“Whack-a-Thought” Meditation Technique

In a guided meditation app that I use, an interesting and fun game that they introduced as “Whack-a-Thought.” Quite similar to the arcade-favorite “Whack-a-Mole” albeit less violent and in relation to a mindfulness practice.

Hand Tally CounterOften times, intrusive thoughts can plague and detract from our meditation experience and we often struggle with being with them. There is a misconception that we have to block out these thoughts during meditation, but that is the opposite of what we should be doing. Being mindfully aware of our thoughts, not dwelling and obsessing over them, and not blocking them out is the key to a successful practice. As thoughts arise, acknowledge them, give it a name if you can, let it go and return to your breath. Repeat as often as needed.

An interesting tool that I picked up for this technique is a hand tally counter much like you would see in the hands of someone at a ticket gate. At times when I am dealing with racing thoughts and need to slow my anxiety down, I will take the tally counter in my hand and sit down and meditate with it. Every time that I have a thought arise, I click the counter. The goal is to click the counter as few times as possible, much like scoring in golf but don’t feel like its a competition to get the lowest score. For me, if I start off clicking the counter every few seconds or so but then slow down to once every 10 seconds, I consider that a success. I have found that the tactile feedback of using the counter helps engrain the healthy habit of acknowledging a though and releasing it while still being mindful of the thoughts that I am experiencing at the time.

“Meditation practice isn’t about trying to throw ourselves away and become something better. It’s about befriending who we are already.” – Pema Chodron

 

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The Yin & Yang of Feelings

As a society, we prefer to focus on negative elements instead of the positive. This is especially true in the realm of personal feelings. We focus so much on negative feelings that we lose sight of how to learn and grow from them.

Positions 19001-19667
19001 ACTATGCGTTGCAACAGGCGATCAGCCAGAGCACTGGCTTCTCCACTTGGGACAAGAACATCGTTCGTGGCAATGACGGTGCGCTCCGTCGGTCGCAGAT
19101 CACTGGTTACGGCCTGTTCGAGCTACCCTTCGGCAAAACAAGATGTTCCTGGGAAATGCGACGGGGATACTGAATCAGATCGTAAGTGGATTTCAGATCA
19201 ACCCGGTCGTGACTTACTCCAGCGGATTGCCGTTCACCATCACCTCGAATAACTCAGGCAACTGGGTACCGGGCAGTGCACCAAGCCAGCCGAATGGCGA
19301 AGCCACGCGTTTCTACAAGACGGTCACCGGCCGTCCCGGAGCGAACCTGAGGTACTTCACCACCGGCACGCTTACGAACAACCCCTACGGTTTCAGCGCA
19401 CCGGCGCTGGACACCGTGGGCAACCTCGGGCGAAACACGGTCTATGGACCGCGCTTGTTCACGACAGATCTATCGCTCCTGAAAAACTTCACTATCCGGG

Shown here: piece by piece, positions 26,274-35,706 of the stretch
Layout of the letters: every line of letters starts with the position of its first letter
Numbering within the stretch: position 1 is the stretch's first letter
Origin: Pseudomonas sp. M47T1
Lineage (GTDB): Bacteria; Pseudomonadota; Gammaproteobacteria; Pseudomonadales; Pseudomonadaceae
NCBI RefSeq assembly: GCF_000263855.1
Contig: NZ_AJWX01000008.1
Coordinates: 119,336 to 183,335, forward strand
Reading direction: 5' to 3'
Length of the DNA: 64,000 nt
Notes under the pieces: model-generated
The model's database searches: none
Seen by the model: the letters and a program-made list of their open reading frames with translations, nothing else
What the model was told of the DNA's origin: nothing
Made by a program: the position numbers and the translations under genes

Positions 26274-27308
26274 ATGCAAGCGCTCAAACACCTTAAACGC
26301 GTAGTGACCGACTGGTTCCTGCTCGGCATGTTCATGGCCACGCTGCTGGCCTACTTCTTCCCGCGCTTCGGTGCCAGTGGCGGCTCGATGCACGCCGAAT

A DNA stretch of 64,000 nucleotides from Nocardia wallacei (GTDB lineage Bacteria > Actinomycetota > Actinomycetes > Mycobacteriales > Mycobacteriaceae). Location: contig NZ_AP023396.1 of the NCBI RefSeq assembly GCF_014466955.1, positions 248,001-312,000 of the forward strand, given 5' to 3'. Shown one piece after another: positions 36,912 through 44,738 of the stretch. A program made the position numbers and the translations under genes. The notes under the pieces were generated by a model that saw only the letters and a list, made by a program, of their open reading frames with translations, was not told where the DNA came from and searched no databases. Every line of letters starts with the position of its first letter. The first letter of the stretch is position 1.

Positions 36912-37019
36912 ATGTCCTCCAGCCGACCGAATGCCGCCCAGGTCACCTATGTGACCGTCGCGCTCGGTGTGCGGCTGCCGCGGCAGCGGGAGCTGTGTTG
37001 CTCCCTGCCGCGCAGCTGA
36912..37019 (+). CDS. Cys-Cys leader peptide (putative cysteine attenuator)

Each feeling has a positive and a negative aspect and usually results from an action either we or someone close to us made. How we perceive these feelings is entirely up to us, whether to focus on the positive or the negative. None of us want to waste time or energy on destructive feelings but instead use that energy to effortlessly change ourselves for the better. Rarely do we realize this, instead just passively “going with the flow.”

Realizing when negative feelings arise whenever something happens is a skill that takes time and practice to develop. Usually when we are experiencing negative feelings, we are at our weakest. Negative feelings arise whenever we blame ourselves for the inherent effects from a choice that we made. None of us go out with the intent to hurt others, but life and people are complex things which no one is perfectly able to predict. We only wish to do right by ourselves but unfortunately our individual paths may contradict another’s. Instead of seeing a mistake for what it is, we focus that blame into a form of self-hate, further fueling the negative feelings.

Whenever a negative feeling arises, give it a name: “I feel guilty because I made someone else regret a decision that they made after offering my opinions on it.” By naming these feelings, we can associate the positive aspect to the same feeling in order for it to become constructive: “I must let people make their own decisions and only offer my opinions when asked. When I offer my opinions, I must caveat that I realize what would be best for me may not be the best for them. We are all different.”

Depending on the situation in which the negative feelings arise, this can either be a quick fix or a long-term dilemma that we have to resolve. For more difficult situations and the longer we spend on them, the more susceptible we are to revert back to negative feelings. Pause, take a step back, breathe… Nothing is ever so critical that it needs to be resolved right this moment. We are more than our emotions and if we take a short break from them we can refocus our efforts with a clearer mind.

There is always a positive aspect to the situations and feelings we encounter and lessons and growth to be had from them. For our feelings, we can choose how we let ourselves be affected by them. Positive mind, positive vibes, positive life…

Who Are You?

If I were to ask who are you, what would your response be? “I am an American” or “I am a manager” or “I am a Christian” etc… All these examples are only monikers of what you are, but never who you are. To identify by these simple labels excludes everything else, restricting further depth and meaning.